The single line products both showed price X brand name interactions (Tea: ] (1,196)=10.86, p<.001; Shampoo: F(1,196)=3.45, p=.065) in which perceived quality was low for low quality brands regardless of price and low for lower priced high quality brands but high for higher priced, high quality brands. Simple main effects of price for low quality brands were non-significant for both products; simple main effects of price for high quality brand names were significant (Tea: (t(1,51)=5.91; Shampoo: t(l,51)=3.35); and differences between high and low quality brand names at low price levels were non-significant. The interactions suggest that for single line products, consumers use both brand name and price information, with a low value of either sufficient to lower perceptions of quality.
The two multi-line products both showed main effects of brand name and price but no price X brand name interaction (Tuna: F(1,109)=12.85, p<.001 for price; F(1,196)=25.96, pc.001 for brand name. Cassettes: F(1,196)=28.07, p<.001 for price; F(1,196)=20.52, p<.001 for brand name.) Again, consumers appear to use both price and brand name information, but each factor had its independent effect. Even when brands were known to be high or low quality, price differences were associated with differences in perceived quality.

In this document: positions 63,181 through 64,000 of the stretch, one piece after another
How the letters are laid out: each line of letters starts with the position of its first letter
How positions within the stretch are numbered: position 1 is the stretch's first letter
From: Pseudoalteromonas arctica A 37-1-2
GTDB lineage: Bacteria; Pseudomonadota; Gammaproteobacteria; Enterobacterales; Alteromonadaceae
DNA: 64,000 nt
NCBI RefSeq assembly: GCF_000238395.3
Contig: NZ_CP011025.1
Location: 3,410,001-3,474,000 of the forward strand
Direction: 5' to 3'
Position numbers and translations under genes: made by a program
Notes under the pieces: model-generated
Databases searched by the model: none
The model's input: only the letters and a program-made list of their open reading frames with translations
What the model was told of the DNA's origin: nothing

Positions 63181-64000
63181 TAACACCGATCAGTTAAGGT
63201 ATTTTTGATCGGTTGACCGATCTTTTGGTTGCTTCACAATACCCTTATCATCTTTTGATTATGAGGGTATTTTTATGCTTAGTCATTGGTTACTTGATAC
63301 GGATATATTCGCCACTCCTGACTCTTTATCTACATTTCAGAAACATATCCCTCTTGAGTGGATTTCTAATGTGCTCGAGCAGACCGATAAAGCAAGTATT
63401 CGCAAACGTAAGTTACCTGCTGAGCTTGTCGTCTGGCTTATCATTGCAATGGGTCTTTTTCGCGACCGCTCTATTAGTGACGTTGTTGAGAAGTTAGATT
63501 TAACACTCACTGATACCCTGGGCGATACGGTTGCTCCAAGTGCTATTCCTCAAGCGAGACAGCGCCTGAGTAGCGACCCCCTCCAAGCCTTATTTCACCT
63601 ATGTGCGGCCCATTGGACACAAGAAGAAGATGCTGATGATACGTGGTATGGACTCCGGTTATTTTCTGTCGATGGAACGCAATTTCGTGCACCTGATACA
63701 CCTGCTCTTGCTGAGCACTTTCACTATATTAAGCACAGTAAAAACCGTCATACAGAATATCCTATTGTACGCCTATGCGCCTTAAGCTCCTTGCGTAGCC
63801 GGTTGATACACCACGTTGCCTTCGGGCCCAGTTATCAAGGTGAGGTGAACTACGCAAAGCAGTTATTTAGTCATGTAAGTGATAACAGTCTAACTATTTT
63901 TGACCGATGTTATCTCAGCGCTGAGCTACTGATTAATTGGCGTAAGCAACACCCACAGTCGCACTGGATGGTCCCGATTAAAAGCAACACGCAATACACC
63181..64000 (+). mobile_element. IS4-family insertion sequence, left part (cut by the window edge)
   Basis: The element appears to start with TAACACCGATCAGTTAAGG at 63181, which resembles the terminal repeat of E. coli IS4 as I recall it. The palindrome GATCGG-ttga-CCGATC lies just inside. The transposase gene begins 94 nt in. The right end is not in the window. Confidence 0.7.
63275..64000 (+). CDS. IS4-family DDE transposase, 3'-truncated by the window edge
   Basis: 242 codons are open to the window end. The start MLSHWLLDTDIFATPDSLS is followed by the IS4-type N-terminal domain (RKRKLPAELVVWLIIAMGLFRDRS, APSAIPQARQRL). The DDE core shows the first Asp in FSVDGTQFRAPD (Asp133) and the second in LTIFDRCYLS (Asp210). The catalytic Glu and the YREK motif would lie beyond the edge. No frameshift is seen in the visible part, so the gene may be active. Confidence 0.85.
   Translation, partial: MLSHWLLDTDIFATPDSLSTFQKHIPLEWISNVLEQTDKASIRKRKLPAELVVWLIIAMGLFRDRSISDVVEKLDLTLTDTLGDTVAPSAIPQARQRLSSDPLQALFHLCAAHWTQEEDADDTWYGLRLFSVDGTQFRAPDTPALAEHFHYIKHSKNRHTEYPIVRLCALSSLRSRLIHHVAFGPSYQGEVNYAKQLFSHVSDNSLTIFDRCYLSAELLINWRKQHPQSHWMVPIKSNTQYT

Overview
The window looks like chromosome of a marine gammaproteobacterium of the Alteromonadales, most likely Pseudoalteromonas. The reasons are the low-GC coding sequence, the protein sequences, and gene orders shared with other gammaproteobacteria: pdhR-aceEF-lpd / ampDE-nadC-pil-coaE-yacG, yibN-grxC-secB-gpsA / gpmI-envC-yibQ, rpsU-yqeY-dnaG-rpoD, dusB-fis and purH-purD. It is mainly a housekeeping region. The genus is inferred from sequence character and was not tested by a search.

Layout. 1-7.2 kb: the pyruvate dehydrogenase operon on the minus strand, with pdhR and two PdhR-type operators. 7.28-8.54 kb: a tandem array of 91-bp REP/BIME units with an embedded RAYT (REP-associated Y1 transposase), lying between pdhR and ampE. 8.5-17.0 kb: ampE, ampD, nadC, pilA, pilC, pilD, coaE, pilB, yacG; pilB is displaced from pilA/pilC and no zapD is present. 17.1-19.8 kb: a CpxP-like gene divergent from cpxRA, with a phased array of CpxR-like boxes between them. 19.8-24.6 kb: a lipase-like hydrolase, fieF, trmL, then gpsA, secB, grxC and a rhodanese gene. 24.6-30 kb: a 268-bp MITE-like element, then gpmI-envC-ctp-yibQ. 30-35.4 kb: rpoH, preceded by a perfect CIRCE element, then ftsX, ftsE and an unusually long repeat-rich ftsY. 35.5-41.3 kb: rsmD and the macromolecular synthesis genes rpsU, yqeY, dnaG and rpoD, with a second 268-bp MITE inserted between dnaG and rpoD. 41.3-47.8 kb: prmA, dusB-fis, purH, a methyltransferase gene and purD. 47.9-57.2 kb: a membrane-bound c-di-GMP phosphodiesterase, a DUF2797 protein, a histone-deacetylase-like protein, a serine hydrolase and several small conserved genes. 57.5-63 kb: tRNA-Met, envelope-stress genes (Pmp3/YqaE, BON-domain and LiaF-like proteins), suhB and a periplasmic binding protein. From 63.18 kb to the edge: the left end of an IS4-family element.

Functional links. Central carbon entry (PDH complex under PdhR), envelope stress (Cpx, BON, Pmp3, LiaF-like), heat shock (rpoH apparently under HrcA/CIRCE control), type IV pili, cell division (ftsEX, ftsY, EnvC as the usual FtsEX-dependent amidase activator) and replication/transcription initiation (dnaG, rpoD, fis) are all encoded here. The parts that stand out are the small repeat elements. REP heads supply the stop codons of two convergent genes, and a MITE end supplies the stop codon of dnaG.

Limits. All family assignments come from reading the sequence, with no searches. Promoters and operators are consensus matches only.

There were no interactions of product with either brand name or price, so products were collapsed across product line structure levels. Figure 2 illustrates the effects of price and product line structure for both high and low quality brand names.
It was hypothesized that for high quality brand names in single line products, price would have no effect because it would provide redundant information; whereas for multi-line products, price would provide additional quality information. The data for high quality brand names do not support the hypothesis. Price does have an independent effect for multi-line products (t(1,51)=3.39), but there is also an independent effect of price for single line products (t( ,51)=5.0 ). The data for low quality brand names, however, do support the hypothesis: a non-significant ( (1,51)=1.25) increase in perceived quality due to price for single-line products and a significant (t(1,51)=3.75) price effect for multi-line products.